SCOTUS Holds Pre-Trial Freeze Of Defendant’s “Untainted” Assets A Violation Of Sixth Amendment
In 2012, a federal grand jury indicted Sila Luis, along with two other individuals, for paying and conspiring to pay kickbacks for patient referrals and conspiring to defraud Medicare. Allegedly, Luis was orchestrating a Medicare fraud scheme that involved giving kickbacks to nurses for recruiting patients who enrolled with her home healthcare companies. Patients who did enroll were also allegedly paid a kickback. Moreover, Luis’ home healthcare companies allegedly billed Medicare for either unnecessary or unprovided medical services to patients in the home healthcare network. The government alleged that, even though Medicare had paid out an astonishing $45 million to Luis over the course of her alleged fraudulent activity, her total assets were valued at just $2 million at the time of her indictment.
Hoping to preserve the availability of Luis’ assets for potential restitution and the payment of fines if Luis was convicted, the government brought a civil action under 18 U.S.C. 1345, which allows for a pretrial motion to restrain assets of a defendant accused of particular types of criminal fraud, such as those underlying Luis’ indictment. Accordingly, upon the government’s request, the District Court for the Southern District of Florida issued a pretrial order to restrain all of Luis’ assets, including those substitute assets not directly connected to the alleged crimes. Luis appealed to the Eleventh Circuit Court of Appeals, arguing that restraining her “untainted” assets prevented her from hiring a criminal defense attorney of her choosing, in violation of her right to counsel under the Sixth Amendment to the Constitution. In arguing that the order was constitutional, the government asserted that Luis’ Sixth Amendment rights do not give her a right to counsel that she cannot afford, and that the government has a strong interest in ensuring money is available to fulfill a criminal judgment, whether from directly forfeitable assets or substitute assets.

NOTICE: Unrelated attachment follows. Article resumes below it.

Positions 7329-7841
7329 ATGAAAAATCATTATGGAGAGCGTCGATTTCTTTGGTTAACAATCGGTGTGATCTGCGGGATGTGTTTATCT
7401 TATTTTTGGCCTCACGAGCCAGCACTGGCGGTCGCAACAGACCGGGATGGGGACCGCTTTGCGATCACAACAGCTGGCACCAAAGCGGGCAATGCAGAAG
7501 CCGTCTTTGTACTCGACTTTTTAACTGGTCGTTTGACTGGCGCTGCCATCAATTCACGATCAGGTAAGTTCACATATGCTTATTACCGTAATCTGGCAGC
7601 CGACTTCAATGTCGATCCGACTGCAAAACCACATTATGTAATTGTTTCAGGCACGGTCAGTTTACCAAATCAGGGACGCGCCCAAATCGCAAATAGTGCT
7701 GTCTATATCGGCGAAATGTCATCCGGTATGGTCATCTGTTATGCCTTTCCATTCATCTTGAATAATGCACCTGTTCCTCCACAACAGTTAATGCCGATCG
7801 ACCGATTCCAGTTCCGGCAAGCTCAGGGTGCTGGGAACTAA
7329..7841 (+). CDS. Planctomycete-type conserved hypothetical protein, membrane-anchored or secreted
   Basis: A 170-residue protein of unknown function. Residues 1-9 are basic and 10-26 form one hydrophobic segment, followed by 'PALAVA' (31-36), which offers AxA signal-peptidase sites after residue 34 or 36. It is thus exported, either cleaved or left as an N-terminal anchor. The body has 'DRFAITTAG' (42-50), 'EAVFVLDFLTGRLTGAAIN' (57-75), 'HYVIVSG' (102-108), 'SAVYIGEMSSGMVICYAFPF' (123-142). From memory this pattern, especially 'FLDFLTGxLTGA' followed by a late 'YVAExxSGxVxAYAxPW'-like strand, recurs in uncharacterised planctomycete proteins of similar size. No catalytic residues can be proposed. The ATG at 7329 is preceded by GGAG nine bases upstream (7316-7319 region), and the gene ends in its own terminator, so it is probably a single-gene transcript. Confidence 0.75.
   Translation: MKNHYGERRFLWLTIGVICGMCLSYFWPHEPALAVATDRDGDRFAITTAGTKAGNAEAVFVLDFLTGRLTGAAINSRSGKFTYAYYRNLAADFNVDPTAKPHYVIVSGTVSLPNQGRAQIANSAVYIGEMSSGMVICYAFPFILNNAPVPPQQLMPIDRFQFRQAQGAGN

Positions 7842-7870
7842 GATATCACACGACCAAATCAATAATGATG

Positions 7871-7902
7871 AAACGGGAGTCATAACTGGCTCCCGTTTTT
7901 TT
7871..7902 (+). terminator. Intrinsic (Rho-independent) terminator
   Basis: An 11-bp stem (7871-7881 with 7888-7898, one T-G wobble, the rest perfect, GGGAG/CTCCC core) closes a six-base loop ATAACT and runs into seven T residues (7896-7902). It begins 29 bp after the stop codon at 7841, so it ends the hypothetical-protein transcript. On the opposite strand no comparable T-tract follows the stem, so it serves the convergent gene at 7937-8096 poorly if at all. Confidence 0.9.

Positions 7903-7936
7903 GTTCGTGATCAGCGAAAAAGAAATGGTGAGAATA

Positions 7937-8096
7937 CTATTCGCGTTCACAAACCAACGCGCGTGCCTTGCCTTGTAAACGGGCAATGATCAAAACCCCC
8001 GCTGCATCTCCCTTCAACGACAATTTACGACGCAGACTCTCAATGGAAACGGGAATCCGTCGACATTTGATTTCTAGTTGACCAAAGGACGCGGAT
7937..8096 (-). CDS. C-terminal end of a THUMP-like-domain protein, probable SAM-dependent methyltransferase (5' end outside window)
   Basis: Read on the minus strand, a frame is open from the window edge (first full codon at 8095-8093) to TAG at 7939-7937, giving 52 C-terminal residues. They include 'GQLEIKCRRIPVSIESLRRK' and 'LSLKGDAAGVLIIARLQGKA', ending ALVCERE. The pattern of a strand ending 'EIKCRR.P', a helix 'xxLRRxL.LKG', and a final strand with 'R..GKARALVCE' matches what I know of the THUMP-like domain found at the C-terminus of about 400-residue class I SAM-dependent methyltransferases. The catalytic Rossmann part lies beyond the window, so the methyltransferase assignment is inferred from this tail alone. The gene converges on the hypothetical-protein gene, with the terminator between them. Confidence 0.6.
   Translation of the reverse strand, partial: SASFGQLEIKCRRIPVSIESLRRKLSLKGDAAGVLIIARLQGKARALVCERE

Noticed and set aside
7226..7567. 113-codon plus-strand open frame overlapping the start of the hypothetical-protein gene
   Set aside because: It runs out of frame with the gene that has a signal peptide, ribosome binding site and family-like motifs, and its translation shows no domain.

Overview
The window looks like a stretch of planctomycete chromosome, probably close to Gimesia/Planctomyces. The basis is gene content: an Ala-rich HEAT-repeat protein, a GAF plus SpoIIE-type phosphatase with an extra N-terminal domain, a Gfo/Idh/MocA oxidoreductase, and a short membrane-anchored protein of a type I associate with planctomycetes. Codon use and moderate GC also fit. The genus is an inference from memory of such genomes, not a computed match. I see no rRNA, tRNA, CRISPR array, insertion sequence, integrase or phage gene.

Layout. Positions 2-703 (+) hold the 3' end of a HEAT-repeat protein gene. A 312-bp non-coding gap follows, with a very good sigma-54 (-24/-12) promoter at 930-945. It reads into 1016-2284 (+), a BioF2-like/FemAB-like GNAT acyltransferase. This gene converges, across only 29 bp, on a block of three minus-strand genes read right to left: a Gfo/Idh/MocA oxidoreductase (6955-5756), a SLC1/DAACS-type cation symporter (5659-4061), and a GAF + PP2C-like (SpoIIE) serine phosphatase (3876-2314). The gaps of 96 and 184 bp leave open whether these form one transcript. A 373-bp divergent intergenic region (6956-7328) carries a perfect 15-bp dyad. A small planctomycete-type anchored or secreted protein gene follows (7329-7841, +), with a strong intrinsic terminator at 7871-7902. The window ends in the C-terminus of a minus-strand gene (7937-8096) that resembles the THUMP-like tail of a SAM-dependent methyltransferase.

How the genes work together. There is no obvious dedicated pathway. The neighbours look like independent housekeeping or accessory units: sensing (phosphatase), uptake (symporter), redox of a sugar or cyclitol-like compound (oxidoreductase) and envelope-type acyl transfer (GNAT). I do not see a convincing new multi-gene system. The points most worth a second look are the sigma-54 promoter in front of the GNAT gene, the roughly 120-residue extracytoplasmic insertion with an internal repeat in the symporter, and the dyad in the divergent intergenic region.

The Eleventh Circuit affirmed the district court’s decision, and the Supreme Court granted a writ of certiorari on June 8, 2015 to resolve the circuit court split on the question of whether the pretrial restraint of assets that are not directly related to the underlying fraud and are needed to retain defendant’s counsel of choice violate the Fifth and Sixth Amendments. In a plurality opinion with a 5-3 ruling, Chief Justice Roberts and Justices Breyer, Ginsburg, and Sotomayor voted to upend the judgment, and Justice Thomas concurred in a separate opinion. Writing for the Court’s main opinion, Breyer reasoned that although a defendant’s right to counsel is not unlimited, it is fundamental and protects Luis from a court freezing her “untainted” assets. According to the Court, Luis’ right to counsel should not be undermined or outweighed by the governmental interest of ensuring a defendant’s assets are available to pay fines or restitution.
The impact of the Luis ruling remains unclear, however, considering that the government remains free to restrain assets connected to the underlying crime, and courts remain free to use tracing rules to differentiate tainted from untainted assets if and when they appear intermingled. Nonetheless, the Luis decision remains a win for the criminal defense bar.